4. Despite the simplicity I want my finished garment to be nice, interesting and wearable.

At first I tried some Burda patterns. That might be OK but I had my share of frustrating moments.  Although you can find a big variety of patterns for many tastes and a large amount of patterns for novice sewers I didn’t finish any project I started. So after a lot of searching and experiments (and many hours exploring the web) I finally found what I was looking for.

I prefer independent sewing pattern designers. I found that the personal approach and clear and friendly instructions work better for me. The patterns are easier to use, and usually the seam allowance is already a part of the draft. Many times you can find a sewalong on the websites blog and it is very encouraging and helpful. Also, I feel better to spend my money and support a smaller independent business.

All this patterns are available as a digital PDF form ready to print at home or a paper pattern. All the illustrations are from the original websites and if you click on the picture or the patterns name it will link you to the site, where you can see the actual garments.

AKITA from seamwork online magazine by Colette

akitta2This beautiful top is made up of only two pattern pieces with a bust dart and rounded hem, and that’s it. Because the design is so simple it’s perfect for showing off a nice fabric.  You can choose to sew with some nice light woven cotton fabric that is easy to work with, and when you gain confidence and practice you can choose some fabric with more drape.

Do you know Seamwork? It’s an online magazine with articles and sewing patterns published once a month. The akita pattern cost 7$ but subscribers pay 6$/month and can choose 2 patterns every months. Interesting. I’ll be back this mag later.

Another simple top pattern us the sorbetto, a free pattern. I wrote about it here.

WHY THIS PATTERNS? Only 2 pattern pieces, suitable for woven cotton fabric, a basic and wearable garment that can be a staple in any wardrobe.

WHAT DO WE LEARN? Basic seaming, hem punishing, bust darts

 BASEBALL SKIRT by Sew DIY

BASEBALL2A comfortable everyday skirt with elastic waist and pockets, everybody needs one. Suitable for chambray, woven cotton or light weight denim fabrics. This skirt was designed with novice sewers in mind. In general I feel that sewing an easy skirt as a first project might be a good practice. You can also read about my experience sewing my first miete skirt here.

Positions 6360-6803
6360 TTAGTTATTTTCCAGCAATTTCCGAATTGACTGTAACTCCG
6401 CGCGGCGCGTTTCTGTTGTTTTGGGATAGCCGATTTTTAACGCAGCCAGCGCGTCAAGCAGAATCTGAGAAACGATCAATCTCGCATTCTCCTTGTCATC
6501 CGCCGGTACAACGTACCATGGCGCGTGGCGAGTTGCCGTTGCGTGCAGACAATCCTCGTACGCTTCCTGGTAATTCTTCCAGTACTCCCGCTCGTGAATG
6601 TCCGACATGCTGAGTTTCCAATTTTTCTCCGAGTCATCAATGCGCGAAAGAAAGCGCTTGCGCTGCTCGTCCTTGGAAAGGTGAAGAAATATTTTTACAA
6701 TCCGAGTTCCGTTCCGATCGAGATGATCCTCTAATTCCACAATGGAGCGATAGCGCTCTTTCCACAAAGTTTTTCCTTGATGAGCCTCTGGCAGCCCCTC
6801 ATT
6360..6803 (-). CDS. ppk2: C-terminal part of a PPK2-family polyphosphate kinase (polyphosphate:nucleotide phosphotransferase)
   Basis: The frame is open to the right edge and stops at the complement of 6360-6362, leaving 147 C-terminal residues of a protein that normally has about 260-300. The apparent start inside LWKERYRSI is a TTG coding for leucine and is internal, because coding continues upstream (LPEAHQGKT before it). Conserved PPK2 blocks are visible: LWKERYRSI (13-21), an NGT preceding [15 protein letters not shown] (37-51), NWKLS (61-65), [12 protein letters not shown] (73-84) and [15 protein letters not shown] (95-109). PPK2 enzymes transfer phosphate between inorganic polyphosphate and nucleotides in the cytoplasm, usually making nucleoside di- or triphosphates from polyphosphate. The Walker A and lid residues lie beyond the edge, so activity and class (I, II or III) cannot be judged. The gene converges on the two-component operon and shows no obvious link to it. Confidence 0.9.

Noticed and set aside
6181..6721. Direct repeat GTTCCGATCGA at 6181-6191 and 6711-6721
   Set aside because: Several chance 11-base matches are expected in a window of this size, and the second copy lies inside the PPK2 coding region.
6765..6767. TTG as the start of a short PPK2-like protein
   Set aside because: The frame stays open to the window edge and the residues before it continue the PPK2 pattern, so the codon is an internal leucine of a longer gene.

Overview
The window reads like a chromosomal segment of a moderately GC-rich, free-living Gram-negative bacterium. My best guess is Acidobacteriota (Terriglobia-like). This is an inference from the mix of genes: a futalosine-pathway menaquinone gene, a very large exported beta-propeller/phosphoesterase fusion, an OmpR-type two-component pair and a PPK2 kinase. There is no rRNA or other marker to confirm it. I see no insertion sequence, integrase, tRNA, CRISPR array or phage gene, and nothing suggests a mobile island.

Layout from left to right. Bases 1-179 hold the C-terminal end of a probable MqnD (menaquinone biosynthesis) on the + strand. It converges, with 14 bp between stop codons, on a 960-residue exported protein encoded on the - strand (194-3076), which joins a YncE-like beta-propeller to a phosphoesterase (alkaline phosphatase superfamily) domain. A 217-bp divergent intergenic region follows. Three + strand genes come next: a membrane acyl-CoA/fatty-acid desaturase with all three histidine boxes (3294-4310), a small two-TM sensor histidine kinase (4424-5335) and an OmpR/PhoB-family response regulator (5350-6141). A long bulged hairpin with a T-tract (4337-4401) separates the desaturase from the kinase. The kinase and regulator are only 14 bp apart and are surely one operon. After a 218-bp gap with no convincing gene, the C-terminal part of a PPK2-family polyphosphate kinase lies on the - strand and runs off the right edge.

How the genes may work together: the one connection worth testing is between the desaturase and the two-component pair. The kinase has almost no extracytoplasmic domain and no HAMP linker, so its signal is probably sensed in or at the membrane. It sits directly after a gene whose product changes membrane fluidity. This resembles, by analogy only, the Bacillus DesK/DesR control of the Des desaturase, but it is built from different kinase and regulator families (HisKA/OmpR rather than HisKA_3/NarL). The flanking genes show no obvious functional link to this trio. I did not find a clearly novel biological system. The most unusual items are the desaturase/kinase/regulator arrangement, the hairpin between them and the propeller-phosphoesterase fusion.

WHY THIS PATTERN? Basic sewing technics, elastic waist that is easier to fit

WHAT MORE DO WE LEARN? To insert an elastic band, pockets

 COCO TOP AND DRESS by Tilly and the buttons

COCO2An everyday dress in a classic 60s style, made with medium weight knit fabric that is not very stretchy (and that is one of this pattern advantages). It has many design options: top or dress version, boat or funnel neck, long or ¾ sleeve, with or without pockets etc.  Just need to decide what is your preferred style. And it’s even more fun because you don’t need to insert any zipper.  I made myself a few of this, mostly tops and dresses with short sleeves that I wear all the time. I prefer them in solid colors or stripes. So comfortable and easy to wear. Tilly and the buttons pinterest page has an entire bord for the COCO (here) where you can see what other sewers (in all body shapes and sizes) did with the pattern. It’s so interesting and inspiring.

WHY THIS PATTERN? A perfect pattern if you want to try sewing with knit fabrics with your regular sewing machine, simple finishing technics, very useful detailed sewalong posts on Tilly’s blog

WHAT MORE DO WE LEARN? To work with knits with a regular machine (zig zag stitch), to insert a sleeve

OSAKA from seamwork online magazine by Colette

OSAKA2 Here is another pattern from seamwork magazine. And a very cool one indeed because it’s actually two skirts in one. This is a form fitting reversible wrap skirt with many design options, just choose: solid color, solid with two different textures, color block? Hop along to the link to see the photos.

WHY THIS PATTERN? The shape and finishing are simple. The sophistication is in the fabric choices

WHAT MORE DO WE LEARN? To play with design

 SELJA KNOT TEE by Named patterns

NAMED2This is a relaxed tee shirt with a knot on the waist made from an elastic fabric. It’s worthwhile to wonder around and check some other patterns on the Named shop. This two sisters from Finland design simple yet modern and beautiful sewing patterns.

WHY THIS PATTERN? Because if you’ve already sewn with woven and non-stretchy knits it’s time to try some more stretchy fabrics.

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So, what do you think?

Do you have any patterns you can call a success/ frustration free/ nice to begin with? please share.